God's Plans are Greater

When I think back to Haiti, it sometimes feels like it was just some crazy dream that I had. It seems so unreal that I was actually there and actually got to be apart of the events that occurred there. Since I’ve been back in The States, people have often asked me how it was. And all I can say to those people is, “It was amazing”. Sometimes I feel like I would do some kind of injustice to the trip and all it was by trying to explain how it was in details, because I often feel that no one could ever truly understand what it was like just based off the words that come out of my mouth. Gabi Illioi said something at our post-Haiti trip meeting, and it was that he doesn’t always know the impact that we have in Haiti, but we definitely know the impact that Haiti has on us. That is about the most accurate thing about this whole trip. 

We left on the trip on August 18, 2016, after a lot of planning and meetings to prepare us. I went with the purpose of making a video for the trip, so the plan on my end was to be less involved with the mission trip itself, and more involved with the filming. But in the end, I found that there were more times where I would rather put the camera down and take in what I was seeing around me. If I could pluck out any 3 things that I learned from this trip, it would be this:

  1. Our plans don’t matter when God has greater ones.
  2. There is a world full of people that need our help, and we ought to help them.
  3. Prayer works. 

Let me start with number one. Like I said, we had done plenty of planning. But so much of that planning seemed to almost be in vain when the weather conditions ended up hindering us from what we had planned to do. When it started to rain and we couldn’t go to the mountains that we had planned to go to, it almost seemed like we were going to waste our days. But somehow, some way, God always found a way to give us something to do. In the end, the trip became such a productive one. God made a way for certain things to happen that we never would have imagined could happen in the time it did. Even being a rough situation with being able to shoot the video, God made a way for it all to work out. Because of a situation that literally just got handed to us, God made a way for a group of four to be able to go back to Haiti early next year to shoot a documentary for Tower of Refuge. God was so good to us on this trip. 

Then there’s Haiti itself. The culture shock is incredible when you first land at the airport it Port-au-Prince. Coming from America where we have all that we could ever want and every opportunity to have the riches of the world at our finger tips, it’s hard to land in a place of such lawlessness, filth, poverty, evil practices, and sadness, and not feel like everything that you have in life is so much more than you will ever deserve. Spending time with the kids at the orphanage and hearing some of their stories make you feel like not just like you want to do something to help, but you need to do something to help. The last Sunday we spent in Haiti happened to be my birthday, and I remember talking to one of the kids at the orphanage about birthdays. He asked when mine was, and I told him it was Sunday. I asked him when his was, and he said, “I don’t know.” That stuck to me. Every year, I celebrate another year of my good life. And here, in a country that is often forgotten and uncared for, in a village on the mountain walking down a muddy road lived a person. A God-created human just like me. Why do I get to celebrate my good life every year, when this person doesn’t even know the day to celebrate his birthday, because his parents died when he was so young? Everything about the experiences you see in Haiti make you want to leave everything you have behind and help in any way you possibly can. They need the help.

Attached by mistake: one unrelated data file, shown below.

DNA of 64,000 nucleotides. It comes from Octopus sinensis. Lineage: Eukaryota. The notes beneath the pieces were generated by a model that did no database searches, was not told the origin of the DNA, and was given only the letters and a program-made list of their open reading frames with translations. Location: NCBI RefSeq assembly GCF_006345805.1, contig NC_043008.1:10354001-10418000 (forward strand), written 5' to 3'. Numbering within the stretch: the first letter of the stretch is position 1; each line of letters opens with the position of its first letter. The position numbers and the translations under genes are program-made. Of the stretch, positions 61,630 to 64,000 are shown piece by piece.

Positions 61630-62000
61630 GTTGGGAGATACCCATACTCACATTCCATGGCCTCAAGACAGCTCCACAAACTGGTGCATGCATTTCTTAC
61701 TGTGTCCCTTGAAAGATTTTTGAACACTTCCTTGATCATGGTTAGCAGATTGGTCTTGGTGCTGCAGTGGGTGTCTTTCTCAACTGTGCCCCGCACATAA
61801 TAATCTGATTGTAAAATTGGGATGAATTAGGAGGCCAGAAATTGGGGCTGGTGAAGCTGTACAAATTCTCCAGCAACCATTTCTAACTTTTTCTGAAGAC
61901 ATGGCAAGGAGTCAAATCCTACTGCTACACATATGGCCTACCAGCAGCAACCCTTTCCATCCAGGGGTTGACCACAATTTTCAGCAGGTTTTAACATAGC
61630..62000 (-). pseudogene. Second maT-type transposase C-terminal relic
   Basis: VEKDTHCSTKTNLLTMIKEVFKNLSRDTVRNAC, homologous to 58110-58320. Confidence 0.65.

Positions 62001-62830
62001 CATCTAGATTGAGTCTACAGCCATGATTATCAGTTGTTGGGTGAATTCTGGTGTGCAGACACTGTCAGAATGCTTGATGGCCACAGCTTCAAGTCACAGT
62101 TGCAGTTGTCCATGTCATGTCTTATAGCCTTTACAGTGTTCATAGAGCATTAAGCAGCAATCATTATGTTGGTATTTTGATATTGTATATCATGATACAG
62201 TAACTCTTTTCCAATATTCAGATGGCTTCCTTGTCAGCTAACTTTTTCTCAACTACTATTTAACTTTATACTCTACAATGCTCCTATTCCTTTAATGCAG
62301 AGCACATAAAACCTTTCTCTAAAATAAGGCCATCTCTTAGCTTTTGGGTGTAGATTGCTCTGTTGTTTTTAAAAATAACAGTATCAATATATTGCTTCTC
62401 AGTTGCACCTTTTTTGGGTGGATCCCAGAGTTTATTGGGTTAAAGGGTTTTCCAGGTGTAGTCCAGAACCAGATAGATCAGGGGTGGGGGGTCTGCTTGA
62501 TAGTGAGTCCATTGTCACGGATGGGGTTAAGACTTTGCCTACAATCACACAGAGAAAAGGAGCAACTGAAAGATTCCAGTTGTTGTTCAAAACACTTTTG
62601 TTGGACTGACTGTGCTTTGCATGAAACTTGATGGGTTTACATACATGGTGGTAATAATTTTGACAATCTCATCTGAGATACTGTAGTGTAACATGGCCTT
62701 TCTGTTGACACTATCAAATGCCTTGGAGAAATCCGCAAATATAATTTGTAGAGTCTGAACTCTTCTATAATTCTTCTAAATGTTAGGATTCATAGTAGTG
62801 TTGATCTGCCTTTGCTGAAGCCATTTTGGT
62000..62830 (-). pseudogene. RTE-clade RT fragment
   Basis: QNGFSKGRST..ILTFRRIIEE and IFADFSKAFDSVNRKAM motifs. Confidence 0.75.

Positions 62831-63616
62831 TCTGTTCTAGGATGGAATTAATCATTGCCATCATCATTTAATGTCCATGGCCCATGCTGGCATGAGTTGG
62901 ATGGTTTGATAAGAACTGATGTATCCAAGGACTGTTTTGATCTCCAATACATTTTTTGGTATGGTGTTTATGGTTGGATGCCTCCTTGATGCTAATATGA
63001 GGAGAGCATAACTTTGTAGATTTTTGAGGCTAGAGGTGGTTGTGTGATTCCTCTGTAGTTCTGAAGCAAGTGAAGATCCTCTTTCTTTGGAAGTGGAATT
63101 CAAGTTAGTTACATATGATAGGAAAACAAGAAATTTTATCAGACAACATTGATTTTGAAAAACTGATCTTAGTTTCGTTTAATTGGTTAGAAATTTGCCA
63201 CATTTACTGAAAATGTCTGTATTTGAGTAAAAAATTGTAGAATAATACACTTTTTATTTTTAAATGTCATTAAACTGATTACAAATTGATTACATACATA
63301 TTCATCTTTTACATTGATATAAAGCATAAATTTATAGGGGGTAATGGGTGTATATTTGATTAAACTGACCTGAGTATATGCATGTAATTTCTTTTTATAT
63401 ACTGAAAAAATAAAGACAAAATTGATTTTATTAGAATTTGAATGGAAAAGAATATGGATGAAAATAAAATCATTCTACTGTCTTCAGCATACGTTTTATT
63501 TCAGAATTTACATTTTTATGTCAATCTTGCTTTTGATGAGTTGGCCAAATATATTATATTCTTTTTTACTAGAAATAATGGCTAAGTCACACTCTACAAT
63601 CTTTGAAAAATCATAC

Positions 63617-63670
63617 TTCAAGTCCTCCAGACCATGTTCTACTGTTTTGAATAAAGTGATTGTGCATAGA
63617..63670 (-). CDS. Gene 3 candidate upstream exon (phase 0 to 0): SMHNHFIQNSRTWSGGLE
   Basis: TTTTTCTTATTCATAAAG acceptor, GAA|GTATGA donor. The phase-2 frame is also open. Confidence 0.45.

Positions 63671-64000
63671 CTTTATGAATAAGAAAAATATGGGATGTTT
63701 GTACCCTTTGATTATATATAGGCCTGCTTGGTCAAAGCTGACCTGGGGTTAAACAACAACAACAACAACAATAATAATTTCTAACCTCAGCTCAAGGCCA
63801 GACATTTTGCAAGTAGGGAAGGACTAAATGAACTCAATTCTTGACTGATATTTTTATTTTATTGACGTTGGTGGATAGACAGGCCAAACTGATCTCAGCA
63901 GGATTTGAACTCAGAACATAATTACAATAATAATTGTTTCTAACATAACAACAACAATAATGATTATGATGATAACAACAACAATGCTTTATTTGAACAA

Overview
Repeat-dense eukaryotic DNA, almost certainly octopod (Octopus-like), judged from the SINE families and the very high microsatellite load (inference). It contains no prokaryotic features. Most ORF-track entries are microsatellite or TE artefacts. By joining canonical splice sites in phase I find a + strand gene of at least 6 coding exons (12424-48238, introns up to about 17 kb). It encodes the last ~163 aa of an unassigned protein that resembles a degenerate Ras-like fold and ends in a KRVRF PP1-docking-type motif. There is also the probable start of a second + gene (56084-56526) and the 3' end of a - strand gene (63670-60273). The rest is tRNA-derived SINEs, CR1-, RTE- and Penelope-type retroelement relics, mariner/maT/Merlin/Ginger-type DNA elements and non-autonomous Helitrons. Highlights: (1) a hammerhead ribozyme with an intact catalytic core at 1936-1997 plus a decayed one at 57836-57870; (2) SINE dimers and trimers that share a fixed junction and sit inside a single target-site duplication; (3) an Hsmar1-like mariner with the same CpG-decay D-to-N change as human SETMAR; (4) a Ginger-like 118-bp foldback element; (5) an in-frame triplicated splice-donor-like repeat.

Third, but definitely not last –in fact, probably most importantly – prayer works. You hear that often, but I want to tell you it really works. There were certain things that happened in Haiti that often can make you very afraid, or very uncertain. And it’s in moments like those when you can actually feel the prayer of everyone back home. The prayers of our church, our friends, and our family were overwhelmingly helpful. On top of feeling the prayers from back home, God taught me what true prayer really means. So many questions that I had regarding my own spiritual life were answered on that trip. Why is it that often times my prayers are not answered the way I want them to be? God has His own plans, and they are better than mine. Why do I sometimes feel like my prayers aren’t being heard by anyone? I lack the faith to believe that God actually does hear my prayers, and answered them. Why do I feel such a lack of joy in my spiritual life? My attachment to the things of this life has blocked out so much of what true joy is: an abandonment of this life and all its pleasure and a true pursuit of Christ and all He has to offer. Why does it seem like the churches we have back home aren’t on fire for God and don’t have a thirst for His power? The church has lost its first love. It has come so far from the simplicity of the gospel that we don’t know what true joy is anymore. If Haiti taught me anything, it’s the thing I’ve heard all my life and never really let hit me: Humans are messed up people in need of a savior. God sent His son to die for us, to die in our place and take the guilt of the world upon Himself. If we choose to follow Him, and completely abandon the current life we live in pursuit of God, with that comes eternal life. Joy. Peace. Love. 

Those words ring so true to me. “I don’t always know the impact we have on Haiti, but I definitely see the impact Haiti has on my life.”

Author: Benjamin Baesu
Trip: Summer 2016